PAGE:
UK 'Assessing' Diego Garcia Flight Records Amid CIA Torture Claims
17:45 08.04.2015(updated 18:16 08.04.2015)
The British government has been accused of stalling over the publication of flight records in and out of the British-owned island of Diego Garcia, amid claims the remote Indian Ocean location was used as part of the CIA's post 9/11 torture and rendition program.
The fresh criticism of British officials and the failure to publish the flight records comes after the UK Foreign Office said it was still 'assessing their suitability for publication' nine months after the documents were requested by human rights advocacy group Reprieve.
In a letter to Reprieve, Foreign Office Minister Hugo Swire wrote: 'we are still assessing the suitability of the full flight records for publication.'
Foreign Office officials had said that some of the flights records for Diego Garcia had been 'water damaged' and efforts were being made to look into whether they could be published.
CIA Rendition Claims
Critics say the flight records could shed light on allegations that the CIA did in fact use facilities on the island to interrogate terror suspects.
Lawrence Wilkerson, a senior US official during the Bush administration, revealed in an interview to Vice News in January that, according to his sources, the island was used as 'a transit site where people were temporarily housed, let us say, and interrogated from time to time.'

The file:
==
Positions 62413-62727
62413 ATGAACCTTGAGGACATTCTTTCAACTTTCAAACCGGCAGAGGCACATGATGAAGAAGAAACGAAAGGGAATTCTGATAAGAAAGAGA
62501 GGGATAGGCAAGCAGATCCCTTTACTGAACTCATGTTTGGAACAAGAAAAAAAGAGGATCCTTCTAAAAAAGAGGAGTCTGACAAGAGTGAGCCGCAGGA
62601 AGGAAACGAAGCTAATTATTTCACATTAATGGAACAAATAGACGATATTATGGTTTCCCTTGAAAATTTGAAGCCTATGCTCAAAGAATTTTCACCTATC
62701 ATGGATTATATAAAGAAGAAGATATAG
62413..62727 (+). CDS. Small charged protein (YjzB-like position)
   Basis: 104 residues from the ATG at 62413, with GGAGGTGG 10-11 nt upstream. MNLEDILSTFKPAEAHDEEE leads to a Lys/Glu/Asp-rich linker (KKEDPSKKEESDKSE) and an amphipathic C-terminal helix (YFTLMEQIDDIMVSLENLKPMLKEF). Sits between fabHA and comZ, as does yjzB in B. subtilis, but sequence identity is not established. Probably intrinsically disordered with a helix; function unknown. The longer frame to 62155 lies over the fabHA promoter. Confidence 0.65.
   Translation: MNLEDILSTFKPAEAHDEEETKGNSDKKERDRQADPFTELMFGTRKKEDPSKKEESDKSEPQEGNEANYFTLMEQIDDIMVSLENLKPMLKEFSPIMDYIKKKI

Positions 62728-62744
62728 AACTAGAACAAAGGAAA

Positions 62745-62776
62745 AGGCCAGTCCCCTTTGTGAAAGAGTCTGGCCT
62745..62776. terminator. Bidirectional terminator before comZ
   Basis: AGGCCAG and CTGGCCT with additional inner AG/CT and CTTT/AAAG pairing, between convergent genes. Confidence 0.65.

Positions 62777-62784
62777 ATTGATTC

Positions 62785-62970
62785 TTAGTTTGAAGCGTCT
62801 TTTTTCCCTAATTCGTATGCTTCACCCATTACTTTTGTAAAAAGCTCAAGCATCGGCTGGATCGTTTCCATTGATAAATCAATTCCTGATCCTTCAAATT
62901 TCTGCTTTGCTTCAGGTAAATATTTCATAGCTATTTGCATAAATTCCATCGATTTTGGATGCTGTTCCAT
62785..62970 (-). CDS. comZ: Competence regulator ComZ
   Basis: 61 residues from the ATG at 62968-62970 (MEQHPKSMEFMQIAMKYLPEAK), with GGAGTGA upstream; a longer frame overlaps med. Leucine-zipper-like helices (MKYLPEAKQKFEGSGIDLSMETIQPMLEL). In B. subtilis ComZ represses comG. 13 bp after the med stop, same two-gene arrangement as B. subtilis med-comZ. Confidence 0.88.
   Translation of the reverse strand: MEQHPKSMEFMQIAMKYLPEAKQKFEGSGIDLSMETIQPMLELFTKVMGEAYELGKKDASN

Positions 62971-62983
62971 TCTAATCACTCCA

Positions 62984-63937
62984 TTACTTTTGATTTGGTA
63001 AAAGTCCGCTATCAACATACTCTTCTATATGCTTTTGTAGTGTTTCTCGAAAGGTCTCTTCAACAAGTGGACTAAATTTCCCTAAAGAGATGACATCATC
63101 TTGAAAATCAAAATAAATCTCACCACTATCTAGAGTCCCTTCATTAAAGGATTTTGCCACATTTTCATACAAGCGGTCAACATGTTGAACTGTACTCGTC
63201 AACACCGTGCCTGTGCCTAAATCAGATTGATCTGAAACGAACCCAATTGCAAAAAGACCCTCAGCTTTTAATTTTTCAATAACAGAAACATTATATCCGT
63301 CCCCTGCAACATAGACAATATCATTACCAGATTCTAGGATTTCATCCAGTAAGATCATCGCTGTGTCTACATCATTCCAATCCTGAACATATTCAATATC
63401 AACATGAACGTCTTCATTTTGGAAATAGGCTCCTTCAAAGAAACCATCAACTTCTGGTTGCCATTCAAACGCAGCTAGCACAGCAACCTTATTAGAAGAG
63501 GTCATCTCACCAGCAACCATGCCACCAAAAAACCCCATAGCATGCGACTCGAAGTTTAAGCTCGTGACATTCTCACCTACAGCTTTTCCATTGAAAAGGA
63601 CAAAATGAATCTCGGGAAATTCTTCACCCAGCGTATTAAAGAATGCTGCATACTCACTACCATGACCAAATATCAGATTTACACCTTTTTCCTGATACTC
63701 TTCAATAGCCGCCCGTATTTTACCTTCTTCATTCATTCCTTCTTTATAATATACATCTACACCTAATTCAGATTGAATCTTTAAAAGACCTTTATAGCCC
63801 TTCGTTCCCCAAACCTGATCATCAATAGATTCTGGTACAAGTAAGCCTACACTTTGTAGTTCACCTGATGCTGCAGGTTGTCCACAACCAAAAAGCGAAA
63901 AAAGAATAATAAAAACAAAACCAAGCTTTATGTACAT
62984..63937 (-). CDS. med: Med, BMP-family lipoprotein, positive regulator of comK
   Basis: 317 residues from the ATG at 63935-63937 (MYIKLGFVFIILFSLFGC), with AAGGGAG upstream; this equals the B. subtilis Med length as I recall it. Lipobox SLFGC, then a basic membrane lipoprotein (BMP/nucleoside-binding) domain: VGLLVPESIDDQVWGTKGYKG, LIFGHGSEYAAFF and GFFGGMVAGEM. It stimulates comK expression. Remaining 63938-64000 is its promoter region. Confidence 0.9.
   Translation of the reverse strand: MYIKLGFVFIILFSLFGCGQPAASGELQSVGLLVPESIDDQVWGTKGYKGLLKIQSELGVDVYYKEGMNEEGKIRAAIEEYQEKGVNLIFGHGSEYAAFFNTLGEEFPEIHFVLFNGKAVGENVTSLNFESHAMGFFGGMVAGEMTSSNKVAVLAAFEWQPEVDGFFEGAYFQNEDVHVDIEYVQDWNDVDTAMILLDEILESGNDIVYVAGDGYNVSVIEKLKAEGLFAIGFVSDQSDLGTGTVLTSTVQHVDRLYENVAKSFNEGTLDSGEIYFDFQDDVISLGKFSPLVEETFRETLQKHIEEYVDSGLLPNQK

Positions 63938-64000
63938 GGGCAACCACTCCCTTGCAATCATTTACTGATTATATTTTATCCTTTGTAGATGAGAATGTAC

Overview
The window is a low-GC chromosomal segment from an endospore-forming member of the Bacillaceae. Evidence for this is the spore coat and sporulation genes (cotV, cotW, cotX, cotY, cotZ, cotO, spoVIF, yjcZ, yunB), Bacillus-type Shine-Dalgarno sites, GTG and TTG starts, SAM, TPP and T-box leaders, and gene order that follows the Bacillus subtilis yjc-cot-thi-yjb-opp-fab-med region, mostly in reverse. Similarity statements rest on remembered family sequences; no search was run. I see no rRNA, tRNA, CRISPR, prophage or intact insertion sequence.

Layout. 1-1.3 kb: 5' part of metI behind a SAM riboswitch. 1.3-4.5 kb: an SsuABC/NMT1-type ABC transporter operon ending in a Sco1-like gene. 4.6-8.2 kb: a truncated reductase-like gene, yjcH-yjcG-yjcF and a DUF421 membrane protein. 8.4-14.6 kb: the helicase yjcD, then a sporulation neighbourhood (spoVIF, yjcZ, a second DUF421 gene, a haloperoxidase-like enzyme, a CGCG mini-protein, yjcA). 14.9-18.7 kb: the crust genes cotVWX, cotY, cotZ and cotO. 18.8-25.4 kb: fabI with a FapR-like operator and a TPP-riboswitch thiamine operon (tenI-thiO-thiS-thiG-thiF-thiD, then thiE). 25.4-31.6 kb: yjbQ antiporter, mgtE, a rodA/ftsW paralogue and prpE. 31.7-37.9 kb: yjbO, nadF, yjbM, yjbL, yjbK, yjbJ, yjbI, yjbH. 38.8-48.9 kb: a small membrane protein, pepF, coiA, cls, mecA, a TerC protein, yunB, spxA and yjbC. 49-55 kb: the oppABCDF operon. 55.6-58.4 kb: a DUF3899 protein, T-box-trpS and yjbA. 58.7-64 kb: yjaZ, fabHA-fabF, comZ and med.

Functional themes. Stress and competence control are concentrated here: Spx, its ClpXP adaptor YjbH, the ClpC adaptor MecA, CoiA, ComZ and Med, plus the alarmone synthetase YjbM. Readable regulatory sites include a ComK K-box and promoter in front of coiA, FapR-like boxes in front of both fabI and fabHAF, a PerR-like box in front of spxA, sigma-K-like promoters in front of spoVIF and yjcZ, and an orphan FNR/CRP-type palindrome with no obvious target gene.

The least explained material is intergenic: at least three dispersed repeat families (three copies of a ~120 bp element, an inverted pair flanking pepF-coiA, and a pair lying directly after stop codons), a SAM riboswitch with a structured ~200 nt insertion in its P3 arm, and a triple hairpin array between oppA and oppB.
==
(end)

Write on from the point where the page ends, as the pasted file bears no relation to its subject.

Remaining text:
These explosive claims contradict the British government's official line on Diego Garcia and CIA involvement, which states that although CIA planes carrying torture suspects twice landed on the island in 2002 for refueling, none of the suspects were released from the plane.
However, the British government has in the past been accused of being evasive and misleading in its release of information relating to Diego Garcia. Despite earlier assurances from the government, in 2008 it was revealed to parliament that two planes carrying suspects had in fact landed on the island during 2002.
Calls for Greater Transparency
Donald Campbell from the NGO Reprieve, has accused the government of stalling in regards to the release of the documents, saying the publication of flight records would help to stop rumors and allegations regarding what activities may or may not have taken place on the island.
'It is now over seven years since the UK Government was forced to admit that CIA torture flights were allowed to use the British territory of Diego Garcia, yet we still seem no closer to the publication of flight records which could provide crucial evidence of what went on.
'Last summer, after the records reportedly suffered 'accidental' water damage, ministers promised that they were 'assessing their suitability for publication'. Eight months later, they say they are still 'assessing'.
'It is hard to see how such a long delay could be justified. We need to see full publication of those records without delay, in order to reassure the public that Britain is not involved in the cover-up of torture evidence.'
The British government has also come under fire for its treatment of the native population of the Chagos Islands – a group of small, isolated atolls in the Indian Ocean for which Diego Garcia is apart of.
The UK forcibly removed the Chagossians from the islands in the late 1960s and 1970s to allow the US military to operate its Diego Garcia base.
But despite promising to make a decision on resettling the islands during the current government, no statement on the future of the exiled Chagossians has been made.
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